At any time of the year, life in the slums is enough to put you off or scare you away. But in monsoons, it reaches its worst.
Open sewers, rickety roofs threatening to fall any time, water collated in garbage heaps spreading stench all around, mosquitoes hovering on collated water, and dwellers forced to stay inside the cramped, poorly ventilated pit shanties is a nightmare that slums face every season, and this year is no different.
With pre-monsoons on, the city witnessed sudden showers in the morning, and this led to the life in the slums go haywire.
A visit to the Jamuna Colony at Pakhowal Road on Thursday laid bare the apathy of the authorities towards the inhuman condition of the 5000-odd dwellers.
“We carry out most chores in the open, including cooking and eating, and have to rush inside with all the paraphernalia,” said Bhoori, a resident of the colony that is home to around 550 shanties. “The tarpaulin sheets we use as roof give up. Water seeps into the shanties and everything from the stove to utensils to clothes is kept on the beds,” added Jamuna Bai, who heads a tribal group living in the sums and has been living here for three decades.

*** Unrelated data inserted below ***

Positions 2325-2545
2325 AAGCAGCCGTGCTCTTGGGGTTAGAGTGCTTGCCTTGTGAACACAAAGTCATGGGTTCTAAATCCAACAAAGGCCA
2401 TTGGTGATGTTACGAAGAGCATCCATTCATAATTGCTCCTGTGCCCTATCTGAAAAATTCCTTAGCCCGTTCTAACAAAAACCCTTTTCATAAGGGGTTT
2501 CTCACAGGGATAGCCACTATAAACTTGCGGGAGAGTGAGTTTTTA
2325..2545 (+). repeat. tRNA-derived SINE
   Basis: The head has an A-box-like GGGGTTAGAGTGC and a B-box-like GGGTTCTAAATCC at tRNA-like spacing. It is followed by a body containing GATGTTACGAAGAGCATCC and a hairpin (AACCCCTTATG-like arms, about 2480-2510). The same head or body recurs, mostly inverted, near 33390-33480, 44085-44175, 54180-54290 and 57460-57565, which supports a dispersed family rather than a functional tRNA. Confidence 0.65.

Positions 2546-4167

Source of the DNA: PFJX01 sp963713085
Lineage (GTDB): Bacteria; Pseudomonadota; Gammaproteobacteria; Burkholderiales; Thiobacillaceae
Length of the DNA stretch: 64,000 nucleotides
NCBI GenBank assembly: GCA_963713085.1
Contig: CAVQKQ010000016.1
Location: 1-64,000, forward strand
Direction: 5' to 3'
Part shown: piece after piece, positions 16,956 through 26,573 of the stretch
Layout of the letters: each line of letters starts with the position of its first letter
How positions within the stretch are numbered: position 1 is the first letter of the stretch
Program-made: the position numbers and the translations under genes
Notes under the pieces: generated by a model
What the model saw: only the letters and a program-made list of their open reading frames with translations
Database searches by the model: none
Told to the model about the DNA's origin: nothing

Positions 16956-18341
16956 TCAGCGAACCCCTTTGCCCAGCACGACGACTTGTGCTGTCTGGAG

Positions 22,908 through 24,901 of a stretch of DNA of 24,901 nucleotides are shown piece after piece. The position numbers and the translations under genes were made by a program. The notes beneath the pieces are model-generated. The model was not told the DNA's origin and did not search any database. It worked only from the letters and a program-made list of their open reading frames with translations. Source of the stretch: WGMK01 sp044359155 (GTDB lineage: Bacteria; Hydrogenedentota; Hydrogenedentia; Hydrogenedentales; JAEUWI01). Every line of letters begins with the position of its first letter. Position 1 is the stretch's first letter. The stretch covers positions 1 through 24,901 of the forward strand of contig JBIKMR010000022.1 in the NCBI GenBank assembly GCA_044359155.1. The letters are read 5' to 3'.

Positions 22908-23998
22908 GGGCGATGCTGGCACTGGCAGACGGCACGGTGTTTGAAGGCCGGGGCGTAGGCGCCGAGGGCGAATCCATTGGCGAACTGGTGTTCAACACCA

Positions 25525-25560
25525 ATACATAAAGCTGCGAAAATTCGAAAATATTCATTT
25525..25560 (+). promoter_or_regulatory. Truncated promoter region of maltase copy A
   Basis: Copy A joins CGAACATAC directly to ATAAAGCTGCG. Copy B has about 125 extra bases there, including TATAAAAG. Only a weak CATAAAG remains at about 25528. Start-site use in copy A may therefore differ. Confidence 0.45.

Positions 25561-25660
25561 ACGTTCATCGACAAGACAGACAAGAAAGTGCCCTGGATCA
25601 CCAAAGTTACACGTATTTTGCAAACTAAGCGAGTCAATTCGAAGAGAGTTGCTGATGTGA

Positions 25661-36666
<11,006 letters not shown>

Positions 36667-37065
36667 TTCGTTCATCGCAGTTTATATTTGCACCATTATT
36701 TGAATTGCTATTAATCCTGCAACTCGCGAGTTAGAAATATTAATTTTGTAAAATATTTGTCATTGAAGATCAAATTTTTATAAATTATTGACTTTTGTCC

If the incessant rains cause a major mess, it is the heat and humidity in the air later that leaves them much harried in this season. There is no electricity, despite the repeated government claims to provide the slums with basic amenities until rehabilitation in flats is done.
Seeing no option, the dwellers began power thefts to light up and air the shanties until last week when officials from the department came and cut the illegal connections. “What are we supposed to do? The heat is unbearable,” says Rahul, who works as a daily labourer.
There are not enough toilets in the slums. There is not enough water. All the families share a single water tap, with water flowing for around 10 hours a day, but only enough for each to fill a bucket or two. “The only other tap stopped working a couple of days ago. And even the current supply is irregular. We go door-to-door begging for water in the urban residential colonies nearby or use the canal for all purposes.”
Hygiene is terrible. Flies and mosquitoes are all around and settle on garbage heaps and on food. “Diarrhoea, malaria, viral fever, cough and cold have become rampant,” says DK Mishra, who operates a private medicine store in the area.
The situation is no different in city's other slum pockets such as at in Ambedkar Nagar, Shaheed Bhagat Singh Nagar, Sherpur Chowk and Kitchlu Nagar. Everywhere, the dwellers have been left to fend for themselves in this weather.
Even as plans to shift the dwellers from most slum areas have long been proposed, mayor Harcharan Singh Gohalwaria said on Thursday that the first of the 850-odd slum dwellers listed in the list of beneficiaries under BSUP-JNNURM (Basic Services to the Urban Poor-Jawaharlal Nehru National Urban Renewal Mission) will be shifted to flats constructed in Giaspura within two months.
“There are 4,832 flats to be made in the district, out of which around 1,600 are in Giaspura. Even we feel ashamed to see the slum dwellers live in inhuman conditions,” he said.